of time before regional languages became very down market, very uninteresting for the people. Mother tongues were relegated to second languages. That’s why Mahatma Gandhi said in 1931, that
the British left India more illiterate than it was 100 years ago, because now it was only
she knew English, you were considered educated. So, if you knew Tamil, Telugu, you know, they
felt like they were illiterate useless people, if they were not, if they didn’t know English. So, it was also a destruction of self-confidence
and self-esteem. There was a chance for India to decolonize
itself when we became independent. But that also did not happen. Even today, we India looks at itself through
alien eyes, which is very sad. So, today we can say that our past heritage
lies buried in regional and Sanskrit literature. So, if we really want to know, what we were,
what we were capable of, we need to learn our own languages, our mother tongues and
Sanskrit, in order to understand what we were otherwise we will just not know. We will just look at ourselves from the perspective
of the Western world. I’m often told that my, you know, it’s a lot
of people tell me, why do you study history, why do we need to know our pasts, you know,
we need to concentrate on today, what can we do today, and look to the future, that’s
the thing, I get to hear very often. So, this puts me in a dilemma because, you
know, there is for this meaningless to say that, you know we should, it’s like living
with amnesia if you don’t know your past because the past present and future are on a continuum. So, if you just focus on today and tomorrow
then we are not going to know our abilities. So, whatever it happened today is the result
of what happened in the past and what’s going to happen tomorrow is the result of policies
and actions that are happening today. So, it’s in a continuum, makes no sense to
say that, we are not going to look at the past because it’s uncomfortable for us or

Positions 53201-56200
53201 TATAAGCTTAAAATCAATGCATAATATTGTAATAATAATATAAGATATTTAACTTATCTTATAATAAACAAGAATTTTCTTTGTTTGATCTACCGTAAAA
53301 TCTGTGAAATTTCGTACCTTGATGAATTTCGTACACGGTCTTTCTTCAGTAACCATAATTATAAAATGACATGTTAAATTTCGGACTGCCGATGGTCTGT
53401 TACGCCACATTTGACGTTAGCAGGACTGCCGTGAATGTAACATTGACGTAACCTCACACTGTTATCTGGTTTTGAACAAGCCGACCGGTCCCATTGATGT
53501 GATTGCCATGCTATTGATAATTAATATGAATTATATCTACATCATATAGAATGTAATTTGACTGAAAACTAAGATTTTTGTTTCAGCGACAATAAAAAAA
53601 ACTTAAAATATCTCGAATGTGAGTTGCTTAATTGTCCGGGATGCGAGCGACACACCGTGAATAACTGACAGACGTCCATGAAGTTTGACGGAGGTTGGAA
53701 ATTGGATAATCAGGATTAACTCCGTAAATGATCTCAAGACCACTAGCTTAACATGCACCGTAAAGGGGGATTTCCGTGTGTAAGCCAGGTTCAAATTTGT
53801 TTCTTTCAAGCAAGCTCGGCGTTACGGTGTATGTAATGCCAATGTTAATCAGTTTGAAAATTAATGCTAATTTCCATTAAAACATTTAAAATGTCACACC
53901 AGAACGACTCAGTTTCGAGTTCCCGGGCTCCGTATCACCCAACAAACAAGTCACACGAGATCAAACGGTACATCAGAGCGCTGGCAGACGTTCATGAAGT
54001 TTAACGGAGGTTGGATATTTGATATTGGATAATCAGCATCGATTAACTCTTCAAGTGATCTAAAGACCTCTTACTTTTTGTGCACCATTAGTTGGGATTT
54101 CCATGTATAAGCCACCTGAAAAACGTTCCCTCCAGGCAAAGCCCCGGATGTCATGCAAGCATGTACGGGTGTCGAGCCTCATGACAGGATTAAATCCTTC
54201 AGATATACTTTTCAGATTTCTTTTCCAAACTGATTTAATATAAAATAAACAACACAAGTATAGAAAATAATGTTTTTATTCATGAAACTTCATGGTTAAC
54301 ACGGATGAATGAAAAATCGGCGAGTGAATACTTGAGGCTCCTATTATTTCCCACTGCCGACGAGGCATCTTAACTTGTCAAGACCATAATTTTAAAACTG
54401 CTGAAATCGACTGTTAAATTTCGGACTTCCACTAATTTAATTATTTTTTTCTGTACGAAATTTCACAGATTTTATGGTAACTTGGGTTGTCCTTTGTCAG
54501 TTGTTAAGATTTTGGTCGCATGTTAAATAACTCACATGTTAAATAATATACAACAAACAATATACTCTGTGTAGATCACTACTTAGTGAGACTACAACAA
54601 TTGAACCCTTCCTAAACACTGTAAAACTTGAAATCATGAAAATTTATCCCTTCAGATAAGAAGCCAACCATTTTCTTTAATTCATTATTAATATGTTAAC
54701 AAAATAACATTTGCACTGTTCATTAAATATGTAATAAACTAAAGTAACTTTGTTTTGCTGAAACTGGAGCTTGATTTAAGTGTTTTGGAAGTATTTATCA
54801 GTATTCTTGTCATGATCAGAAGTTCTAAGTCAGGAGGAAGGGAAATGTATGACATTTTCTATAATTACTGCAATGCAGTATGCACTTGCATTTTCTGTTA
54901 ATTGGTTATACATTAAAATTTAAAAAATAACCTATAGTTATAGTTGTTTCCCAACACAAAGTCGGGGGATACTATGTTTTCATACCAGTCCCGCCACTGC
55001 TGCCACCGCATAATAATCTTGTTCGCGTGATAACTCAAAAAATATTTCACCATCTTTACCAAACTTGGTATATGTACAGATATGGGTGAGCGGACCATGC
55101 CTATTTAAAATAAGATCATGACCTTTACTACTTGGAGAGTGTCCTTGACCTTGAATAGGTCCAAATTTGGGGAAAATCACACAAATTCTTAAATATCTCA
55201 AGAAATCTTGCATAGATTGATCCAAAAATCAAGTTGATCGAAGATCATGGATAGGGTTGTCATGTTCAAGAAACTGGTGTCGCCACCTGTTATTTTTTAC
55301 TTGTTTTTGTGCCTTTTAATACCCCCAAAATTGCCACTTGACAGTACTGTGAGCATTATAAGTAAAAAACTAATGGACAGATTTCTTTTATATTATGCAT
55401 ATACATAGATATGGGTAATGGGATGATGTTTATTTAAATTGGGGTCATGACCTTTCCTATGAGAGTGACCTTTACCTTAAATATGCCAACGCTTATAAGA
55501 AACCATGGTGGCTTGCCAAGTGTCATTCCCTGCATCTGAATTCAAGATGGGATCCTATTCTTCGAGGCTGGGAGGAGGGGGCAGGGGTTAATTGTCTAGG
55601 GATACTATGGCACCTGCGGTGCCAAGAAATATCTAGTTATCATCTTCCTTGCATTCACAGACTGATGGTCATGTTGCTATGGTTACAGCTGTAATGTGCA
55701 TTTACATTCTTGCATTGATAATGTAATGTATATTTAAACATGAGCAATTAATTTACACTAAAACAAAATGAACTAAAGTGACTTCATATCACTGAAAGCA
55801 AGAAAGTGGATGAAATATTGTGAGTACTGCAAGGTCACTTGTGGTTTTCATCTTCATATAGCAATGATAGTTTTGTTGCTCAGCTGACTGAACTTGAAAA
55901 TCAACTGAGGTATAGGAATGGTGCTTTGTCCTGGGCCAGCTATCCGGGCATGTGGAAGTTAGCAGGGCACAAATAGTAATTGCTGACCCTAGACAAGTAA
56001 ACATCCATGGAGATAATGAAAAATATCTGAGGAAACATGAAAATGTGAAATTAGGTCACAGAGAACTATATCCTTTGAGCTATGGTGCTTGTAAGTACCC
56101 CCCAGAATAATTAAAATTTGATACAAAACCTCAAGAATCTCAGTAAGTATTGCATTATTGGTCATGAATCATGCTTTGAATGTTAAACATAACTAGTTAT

because it’s depressing for us. We need to look at it, in order to know, how
to go forward, and one of the quotes that I give to people, when they tell me ‘not
to not to pay attention to history’ is this. If you don’t know history, then you don’t
know anything. You are a leaf that doesn’t know that, it’s
part of a tree. Michael Crichton said that. So, now, I’m coming to an end, and this is
the global IHAR team. I am a part of Indian history Awareness and Research. So, we are a bunch of people from different
backgrounds. Dr. Jayakumar Srinivasan and Dr. Raj Vedam
were the founders. Dr. Subrata Gangopadhyaya is the president
and we all come from different backgrounds: medicine, engineering and we all bring our
perspectives to history, but we look at it from an Indic point of view. We don’t want to look at it from a Western point of view anymore. Of course, we find it useful. Let that also be there. But the Indic perspective is very important. If you have any questions you can email me
here and you can find my book on Amazon, you can connect with IHAR on Facebook or YouTube. Thank you!

100 thoughts on “Educational Heritage of Ancient India : A Talk by Sahana Singh”

  1. Wonderful lecture Dr. Singh, very educative, feel sad for India from 1600 – 2000, we lost everything in these 400 years.

  2. Om Sahanaji,
    Brilliant video!
    Great job!
    Thank you for giving us an insight into knowing the rich cultural and educational heritage of Bharat.
    I just wish this video should be shown in all the schools and colleges of Bharat.
    And specially to them,who look down upon Hindi and our other regional languages.
    Instead feel proud to learn foreign languages like french, German, Latin, etc.
    And to those who feel Samskritam and study of Vedas is being old fashioned and a waste of time.
    They consider Samskritam to be dead language.
    Once again, thank you for the inspiring video
    Feel proud to be a bharatiya. Om